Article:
5 facts about migraines that every employer should know

Femme avec une migraine

It can sometimes be challenging to work when you suffer from a chronic disease. A migraine falls into this category of illness due to its inconsistent and unpredictable nature. Too often, it gets confused with a run-of-the-mill headache and this creates a lot of stigma for people who suffer from it. It's the main culprit behind a fair share of work absences and, as an employer, you’re perhaps wondering... why?

What do you need to know about migraines? What can you do to help your employees who suffer from this illness feel better at work? You’ll see that it doesn’t have to be that complicated!

An important distinction

A migraine is nothing like a run-of-the-mill headache. People who experience migraines do get headaches, but that’s only part of the picture.

The pain is a lot more intense for starters. It can be accompanied by other symptoms such as:

  • nausea
  • vomiting
  • intense fatigue
  • dizziness
  • sound and light sensitivity, etc.

It’s important to make a clear distinction. Immerse yourself in the mind of a migraine sufferer while reading this and learn how to support them with these five facts about their condition.

1. What is a migraine?

A migraine is indeed a special type of headache. This neurological phenomenon is due to inflammation that happens in blood vessels in the head and nearby nerves. Pain is located on one or both sides and lasts anywhere from four hours to several days.

Did you know...
  • 14% of the global population suffer from migraines at some point in their lifetime. In Canada, 8.3% of people have received an official migraine diagnosis.
  • Women are three times more likely than men to experience migraines and those most affected are between ages 30 and 49.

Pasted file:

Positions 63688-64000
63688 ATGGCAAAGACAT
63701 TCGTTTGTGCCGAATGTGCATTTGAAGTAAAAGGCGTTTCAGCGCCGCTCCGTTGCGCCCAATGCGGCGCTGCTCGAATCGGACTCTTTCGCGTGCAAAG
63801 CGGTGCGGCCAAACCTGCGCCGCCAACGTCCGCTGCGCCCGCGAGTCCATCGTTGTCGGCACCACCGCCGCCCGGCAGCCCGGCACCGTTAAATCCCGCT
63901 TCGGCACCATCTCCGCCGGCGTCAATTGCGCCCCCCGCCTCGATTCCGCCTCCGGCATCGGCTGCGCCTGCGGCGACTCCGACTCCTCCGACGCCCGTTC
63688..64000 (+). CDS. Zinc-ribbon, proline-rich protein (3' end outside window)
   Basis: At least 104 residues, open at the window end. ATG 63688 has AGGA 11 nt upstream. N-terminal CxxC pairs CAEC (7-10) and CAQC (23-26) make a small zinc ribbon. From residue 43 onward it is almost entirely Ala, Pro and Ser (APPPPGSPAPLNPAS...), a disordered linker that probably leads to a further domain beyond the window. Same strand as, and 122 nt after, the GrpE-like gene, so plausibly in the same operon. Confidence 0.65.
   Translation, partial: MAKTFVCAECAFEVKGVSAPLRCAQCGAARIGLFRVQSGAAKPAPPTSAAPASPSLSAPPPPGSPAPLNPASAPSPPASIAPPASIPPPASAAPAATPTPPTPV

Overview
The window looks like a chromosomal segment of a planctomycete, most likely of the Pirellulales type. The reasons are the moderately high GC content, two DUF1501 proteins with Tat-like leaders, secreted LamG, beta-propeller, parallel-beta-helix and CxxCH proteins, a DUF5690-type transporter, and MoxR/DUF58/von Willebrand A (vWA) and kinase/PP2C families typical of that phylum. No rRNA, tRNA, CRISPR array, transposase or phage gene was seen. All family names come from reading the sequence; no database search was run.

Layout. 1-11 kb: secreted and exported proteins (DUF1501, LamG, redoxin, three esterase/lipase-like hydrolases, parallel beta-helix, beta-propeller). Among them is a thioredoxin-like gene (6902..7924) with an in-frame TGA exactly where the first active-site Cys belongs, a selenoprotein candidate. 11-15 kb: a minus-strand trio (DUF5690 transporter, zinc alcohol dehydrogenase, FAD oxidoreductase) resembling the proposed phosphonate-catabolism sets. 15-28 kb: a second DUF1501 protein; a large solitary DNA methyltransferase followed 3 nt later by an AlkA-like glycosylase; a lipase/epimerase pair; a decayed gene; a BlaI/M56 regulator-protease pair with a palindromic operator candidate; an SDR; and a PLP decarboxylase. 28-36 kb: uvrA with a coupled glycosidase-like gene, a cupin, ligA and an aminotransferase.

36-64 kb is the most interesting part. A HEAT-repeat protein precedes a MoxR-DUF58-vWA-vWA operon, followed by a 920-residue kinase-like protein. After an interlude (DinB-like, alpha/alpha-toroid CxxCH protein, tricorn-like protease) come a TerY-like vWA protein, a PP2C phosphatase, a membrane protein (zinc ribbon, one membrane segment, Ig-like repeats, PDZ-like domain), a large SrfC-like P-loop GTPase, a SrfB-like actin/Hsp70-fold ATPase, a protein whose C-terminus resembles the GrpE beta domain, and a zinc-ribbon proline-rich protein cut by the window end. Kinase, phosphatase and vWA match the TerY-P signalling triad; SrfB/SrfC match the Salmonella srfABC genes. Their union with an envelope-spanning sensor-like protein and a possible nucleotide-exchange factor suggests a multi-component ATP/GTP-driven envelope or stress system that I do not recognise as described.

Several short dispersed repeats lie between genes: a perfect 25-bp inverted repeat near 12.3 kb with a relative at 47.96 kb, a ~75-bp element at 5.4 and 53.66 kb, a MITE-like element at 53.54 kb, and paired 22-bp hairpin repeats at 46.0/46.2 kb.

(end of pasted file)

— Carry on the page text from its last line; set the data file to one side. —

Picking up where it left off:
2. What causes it?

Hard to say... As health specialists are unable to identify the exact cause of this phenomenon. Indeed, migraine is a complex neurological issue and its ins and outs are not yet fully known. However, there are some identifiable factors:

  • stress, strong emotions
  • fatigue
  • hormonal changes
  • hungry or skipping meals
  • alcohol consumption
  • taking certain foods or medications
  • loud noise or intense light, etc.

Being aware of possible migraine triggers can undoubtedly help you to avoid them. It’s important to listen...

3. What are the symptoms?

Extreme headache, nausea, vomiting, vision changes... Migraine symptoms are varied but quite acute.

The pain is sometimes pounding, sometimes throbbing, but always there. The headache gets worse with body movement, in the presence of bright lights, loud noises and strong smells.

Most people who experience a migraine must stop whatever they’re doing during the episode. Lying down in a dark and quiet room can help while you wait for it to pass...

Some symptoms can appear before the onset of a headache: appetite loss, nausea, mood swings... not to mention an aura. Approximately 1 in 4 people report changes to their vision or speech just before a migraine hits. This is called an aura. Its most common form includes white spots in your vision with wavy edges but can also manifest itself in other ways. It’s debilitating, no matter what symptoms appear.